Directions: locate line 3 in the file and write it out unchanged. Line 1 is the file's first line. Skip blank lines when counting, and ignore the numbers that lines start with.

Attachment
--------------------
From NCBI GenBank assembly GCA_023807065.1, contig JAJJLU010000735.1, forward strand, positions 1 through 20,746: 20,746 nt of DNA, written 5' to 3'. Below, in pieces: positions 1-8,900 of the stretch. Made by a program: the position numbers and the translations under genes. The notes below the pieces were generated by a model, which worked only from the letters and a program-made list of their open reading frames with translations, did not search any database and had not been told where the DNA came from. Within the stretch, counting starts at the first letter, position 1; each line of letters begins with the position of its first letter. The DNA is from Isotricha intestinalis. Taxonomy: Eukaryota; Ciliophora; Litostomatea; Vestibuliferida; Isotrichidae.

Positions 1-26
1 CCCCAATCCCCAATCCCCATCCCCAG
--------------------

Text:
1 CCCCAATCCCCAATCCCCATCCCCAG